“Listening is part of everybody’s job — it’s just not on people’s consciousness,” said Sandra Bodin-Lerner. Seven years ago, this public speaking coach and communications professor set out to change that, at least on New Jersey’s Kean University campus: She introduced a full semester course on listening.
“What’s really interesting — and scary — is that even within the communications world, we take for granted and assume that people can listen,” Bodin-Lerner told Convene.
It took a bit of convincing the Kean faculty that students would even want to take such a course, but it wasn’t long before it became “super popular,” she said. Each semester, students immediately recognize that they are poor listeners, how that impacts their lives, “and that everybody around them is even worse than they are. But by the end of the term, they’re really working hard at becoming better listeners,” she said. “It is just beautiful.” Many have shared the life-changing nature of the class: “Over and over again, students say, ‘This is the only course we’ve taken in four years of college that is actually applicable to real life.’”
In her professional practice, nine out of 10 clients initially consult with her for help with speaking, but “the more that I can train my clients to become better listeners, they become better speakers,” she said. “Listening is a skill. It’s not just a sense. Listening has to be intentional. You have to choose to do it. That’s a struggle because it means that you have to put aside your other basic human need to be heard yourself. We’re constantly competing to be heard first because it’s just so much more fun to talk. [We think] we’re going to be perceived as smarter or more interesting if we’re doing the talking. That’s not necessarily the case, and if we’re not listening to the other person, they can shut down.”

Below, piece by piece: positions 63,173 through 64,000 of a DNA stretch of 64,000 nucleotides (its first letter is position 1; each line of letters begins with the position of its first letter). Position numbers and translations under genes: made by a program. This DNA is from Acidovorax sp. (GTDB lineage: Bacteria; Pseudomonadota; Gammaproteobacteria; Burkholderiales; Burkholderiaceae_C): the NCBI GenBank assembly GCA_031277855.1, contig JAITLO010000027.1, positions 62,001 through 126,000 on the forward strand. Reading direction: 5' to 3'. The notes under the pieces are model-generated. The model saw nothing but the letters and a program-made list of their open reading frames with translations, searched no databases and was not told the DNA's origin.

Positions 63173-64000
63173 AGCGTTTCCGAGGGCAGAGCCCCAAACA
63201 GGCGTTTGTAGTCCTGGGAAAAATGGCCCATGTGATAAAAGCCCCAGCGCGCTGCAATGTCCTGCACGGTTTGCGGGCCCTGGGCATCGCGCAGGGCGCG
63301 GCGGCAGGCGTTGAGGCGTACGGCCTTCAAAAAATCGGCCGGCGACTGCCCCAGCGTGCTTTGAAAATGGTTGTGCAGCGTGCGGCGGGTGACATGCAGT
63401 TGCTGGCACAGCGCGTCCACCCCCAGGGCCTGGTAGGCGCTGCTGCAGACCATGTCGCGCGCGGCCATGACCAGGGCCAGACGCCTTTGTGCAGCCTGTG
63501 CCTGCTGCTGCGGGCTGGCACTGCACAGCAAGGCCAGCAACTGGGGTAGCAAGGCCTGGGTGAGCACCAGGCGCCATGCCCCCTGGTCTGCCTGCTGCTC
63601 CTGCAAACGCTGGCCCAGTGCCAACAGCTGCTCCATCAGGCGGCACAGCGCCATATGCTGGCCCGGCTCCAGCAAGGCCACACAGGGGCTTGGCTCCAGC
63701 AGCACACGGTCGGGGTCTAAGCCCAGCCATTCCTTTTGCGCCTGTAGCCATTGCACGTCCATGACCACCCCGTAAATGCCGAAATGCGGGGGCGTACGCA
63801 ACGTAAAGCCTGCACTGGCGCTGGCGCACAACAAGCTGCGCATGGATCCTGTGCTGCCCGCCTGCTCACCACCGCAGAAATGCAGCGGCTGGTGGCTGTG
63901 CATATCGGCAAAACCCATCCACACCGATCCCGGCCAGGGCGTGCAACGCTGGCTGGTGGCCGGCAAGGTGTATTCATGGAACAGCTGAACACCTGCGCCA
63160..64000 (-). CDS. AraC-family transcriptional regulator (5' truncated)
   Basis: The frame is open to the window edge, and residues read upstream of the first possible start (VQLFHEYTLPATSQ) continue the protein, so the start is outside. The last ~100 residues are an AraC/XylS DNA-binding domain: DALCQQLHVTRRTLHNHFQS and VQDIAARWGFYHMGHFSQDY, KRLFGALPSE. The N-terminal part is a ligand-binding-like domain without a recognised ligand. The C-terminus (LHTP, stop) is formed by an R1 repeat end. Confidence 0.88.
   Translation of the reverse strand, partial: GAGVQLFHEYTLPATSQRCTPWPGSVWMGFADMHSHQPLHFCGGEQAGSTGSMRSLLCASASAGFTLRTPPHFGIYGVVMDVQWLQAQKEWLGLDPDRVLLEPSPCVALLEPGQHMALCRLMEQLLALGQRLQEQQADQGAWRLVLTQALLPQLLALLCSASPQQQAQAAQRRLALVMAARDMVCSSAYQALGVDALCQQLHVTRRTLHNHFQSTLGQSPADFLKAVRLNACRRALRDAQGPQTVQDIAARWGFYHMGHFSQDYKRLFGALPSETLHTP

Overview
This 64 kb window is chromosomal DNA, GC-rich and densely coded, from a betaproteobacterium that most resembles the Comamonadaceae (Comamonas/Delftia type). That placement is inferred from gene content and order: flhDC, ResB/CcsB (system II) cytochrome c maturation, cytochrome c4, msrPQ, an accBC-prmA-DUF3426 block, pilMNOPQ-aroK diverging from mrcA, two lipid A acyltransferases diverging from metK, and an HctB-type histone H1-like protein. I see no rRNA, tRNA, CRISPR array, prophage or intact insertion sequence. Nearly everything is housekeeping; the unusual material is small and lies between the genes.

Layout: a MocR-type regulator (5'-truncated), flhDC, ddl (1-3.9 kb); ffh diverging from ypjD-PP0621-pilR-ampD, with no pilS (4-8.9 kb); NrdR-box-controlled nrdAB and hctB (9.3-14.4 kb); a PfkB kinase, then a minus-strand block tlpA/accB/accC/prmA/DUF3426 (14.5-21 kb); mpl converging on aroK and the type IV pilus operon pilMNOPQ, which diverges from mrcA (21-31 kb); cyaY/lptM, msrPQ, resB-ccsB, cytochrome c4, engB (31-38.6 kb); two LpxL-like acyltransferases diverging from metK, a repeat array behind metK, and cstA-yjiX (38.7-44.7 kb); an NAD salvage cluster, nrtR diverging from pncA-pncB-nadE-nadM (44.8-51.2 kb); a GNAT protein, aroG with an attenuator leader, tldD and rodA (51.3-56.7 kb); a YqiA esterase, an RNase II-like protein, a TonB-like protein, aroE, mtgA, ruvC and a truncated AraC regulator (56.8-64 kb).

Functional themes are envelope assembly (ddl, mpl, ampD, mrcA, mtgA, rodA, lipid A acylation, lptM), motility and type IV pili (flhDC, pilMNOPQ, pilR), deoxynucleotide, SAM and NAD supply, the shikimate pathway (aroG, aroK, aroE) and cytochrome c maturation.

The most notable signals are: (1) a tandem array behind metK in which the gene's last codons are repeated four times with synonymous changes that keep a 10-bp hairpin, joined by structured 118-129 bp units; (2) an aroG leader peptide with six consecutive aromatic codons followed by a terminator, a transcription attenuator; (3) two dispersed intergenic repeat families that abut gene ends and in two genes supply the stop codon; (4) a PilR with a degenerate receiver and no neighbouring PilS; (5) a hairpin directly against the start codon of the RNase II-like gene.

Structured listening activities, including listening circles, helped
International Listening Convention (ILA) participants feel heard — and improved their listening skills.
One of the listening activities that has fully engaged her students is the listening circle, which Bodin-Lerner learned about and has actively participated in as a board member of the International Listening Association. Although when she first heard of the concept, she said she thought, “Eh, kumbaya,” listening circles have become a highly effective and safe way for all participants to speak up and be heard, especially on divisive and potentially triggering topics like abortion.
You come to the circle “with the intention of sharing and learning, as opposed to convincing and persuading — it’s a whole different vibe,” Bodin-Lerner said. Arriving at a consensus is “not the original goal,” she said. It’s more like “let’s hear what’s out there.”
In a corporate setting, the listening circle is a great tool for brainstorming — “loudmouths” can’t monopolize the conversation and the quieter group members have the chance to speak up. “All of a sudden, you hear other points of view,” she said, “and those people have more buy-in into whatever it is that you’re talking about. It’s a great way to break up groupthink.”